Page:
According to the European Parliament’s European Union History Series, Hallstein made some practical and ideological concessions during the Third Reich, to retain his university positions and safeguard the possibility of pursuing his scholarship. After the war, Hallstein passed through the American denazification process without any evidence of involvement in Nazi crimes or other misdeeds.

  • Why did Hallstein actually quit his post – the empty chair crisis 

1942 Hallstein was called up in WWII. He served in an artillery regiment in Northern France with the rank of first lieutenant. In 1944, he was captured by the Americans and sent to a prisoner-of-war camp in Mississippi, where he stayed until the end of war. As a German prisoner of war in the United States, Hallstein started a “camp university”, where he held law courses for the prisoners.

Upon his return to Germany in 1945, he campaigned for Frankfurt University to be re-opened, becoming its professor and later the rector. Hallstein’s excellent diplomatic skills, awareness of the need for European unity and his specialized knowledge and experience in the field, led Konrad Adenauer, then Chancellor of Germany, to appoint him as head of the delegation leading negotiations at the Schuman Conference on the forming of the European Coal and Steel Community (ECSC) in 1950. The ECSC was to develop into the European Economic Community, and later the European Union.

In 1958, during the conference of foreign ministers, Hallstein was chosen as the first President of the European Commission. He served on the post until 1967. The commission involved six countries, including France, Italy, West Germany, Luxembourg, Belgium and Netherlands. The Commission aimed to develop common policy in the spheres of trade and agriculture.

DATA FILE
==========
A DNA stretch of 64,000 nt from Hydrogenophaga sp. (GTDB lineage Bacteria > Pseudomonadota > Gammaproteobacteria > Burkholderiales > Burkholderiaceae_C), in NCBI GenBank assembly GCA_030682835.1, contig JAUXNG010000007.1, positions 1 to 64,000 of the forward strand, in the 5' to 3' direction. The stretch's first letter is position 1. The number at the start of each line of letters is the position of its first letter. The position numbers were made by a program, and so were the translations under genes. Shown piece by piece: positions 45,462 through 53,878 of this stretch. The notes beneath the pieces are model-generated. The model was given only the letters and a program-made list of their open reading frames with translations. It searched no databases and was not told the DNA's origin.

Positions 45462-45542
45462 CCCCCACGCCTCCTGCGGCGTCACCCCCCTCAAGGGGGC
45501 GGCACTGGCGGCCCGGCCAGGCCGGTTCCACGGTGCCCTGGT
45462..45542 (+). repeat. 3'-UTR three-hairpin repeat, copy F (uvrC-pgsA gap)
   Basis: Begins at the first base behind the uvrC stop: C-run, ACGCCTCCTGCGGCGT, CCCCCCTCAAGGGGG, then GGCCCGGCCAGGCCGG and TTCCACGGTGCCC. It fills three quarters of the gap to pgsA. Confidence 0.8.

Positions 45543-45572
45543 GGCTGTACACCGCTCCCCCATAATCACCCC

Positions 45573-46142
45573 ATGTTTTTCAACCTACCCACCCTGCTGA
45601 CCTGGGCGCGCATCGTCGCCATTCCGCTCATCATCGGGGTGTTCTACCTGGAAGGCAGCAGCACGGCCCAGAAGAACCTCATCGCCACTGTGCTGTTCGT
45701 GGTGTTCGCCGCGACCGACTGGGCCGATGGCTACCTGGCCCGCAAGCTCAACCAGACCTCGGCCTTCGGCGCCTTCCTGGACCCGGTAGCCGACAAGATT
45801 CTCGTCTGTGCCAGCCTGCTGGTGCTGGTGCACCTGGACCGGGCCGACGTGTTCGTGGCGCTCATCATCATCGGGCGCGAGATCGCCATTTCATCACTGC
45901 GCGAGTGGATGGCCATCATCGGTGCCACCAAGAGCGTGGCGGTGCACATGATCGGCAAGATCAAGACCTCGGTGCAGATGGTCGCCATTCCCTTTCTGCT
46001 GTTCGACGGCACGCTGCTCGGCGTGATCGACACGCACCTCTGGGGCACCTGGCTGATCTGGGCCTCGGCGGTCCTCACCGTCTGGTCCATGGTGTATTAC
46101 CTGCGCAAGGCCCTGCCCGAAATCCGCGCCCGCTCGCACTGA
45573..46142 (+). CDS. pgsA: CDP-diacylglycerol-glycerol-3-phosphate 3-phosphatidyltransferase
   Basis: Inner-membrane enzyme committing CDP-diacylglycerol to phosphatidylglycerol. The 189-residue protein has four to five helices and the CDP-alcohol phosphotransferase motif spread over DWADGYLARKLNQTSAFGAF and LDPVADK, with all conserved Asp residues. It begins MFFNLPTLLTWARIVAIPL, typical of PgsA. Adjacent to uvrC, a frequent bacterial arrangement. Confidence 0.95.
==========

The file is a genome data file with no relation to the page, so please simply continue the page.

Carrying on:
Hallstein resigned following the so called Empty Chair Crisis that erupted in 1965. Hallstein developed a proposal of a supranational common agricultural market, independently financed and controlled. French President De Gaulle was against the idea and France’s chair in the Council remained empty for several months. De Gaulle criticized Hallstein for having prepared his budgetary proposal without prior consultation of the governments of the Member States. Ultimately, the compromise was reached as the Member States received an informal veto right when a majority decision might affect crucial national interests.

After returning to the commission sessions, the French Foreign Minister called for Hallstein’s replacement. His term in office expired in 1966, but he retained the post as acting chairman until his successor was elected.

In his memoirs, De Gaulle criticized Hallstein for acting as the head of state and being a proponent of a federal Europe. De Gaulle wrote that it went against the goals he had set in respect of France.

According to EU vs Disifno, a myth about Hallstein’s links with Nazism was also spread by Czech media outlets.

About the source

It is not the first time Politicano linked Hallstein and the European Union to Nazis. Earlier, Politicano referred to a pro-Kremlin non-governmental organization as its source. It is noteworthy that the President of this NGO, Konstantin Malofeev is Russian oligarch having close links with Russian President and associated with separatist activities in Donbas.

Facebook page Politicano is a medium with links to Yevgeny Primakov Russian-Georgian Public Center. Among the events organized by Politicano, two public lecturers were held at the Primakov Center in 2015 and 2016.

The Primakov Center was founded by the Gorchakov Fund established by the Russian President’s decree, as well as the Georgian Institute of International Relations.

See detailed information about Politicano here.

 


Prepared by Keti Khutsishvili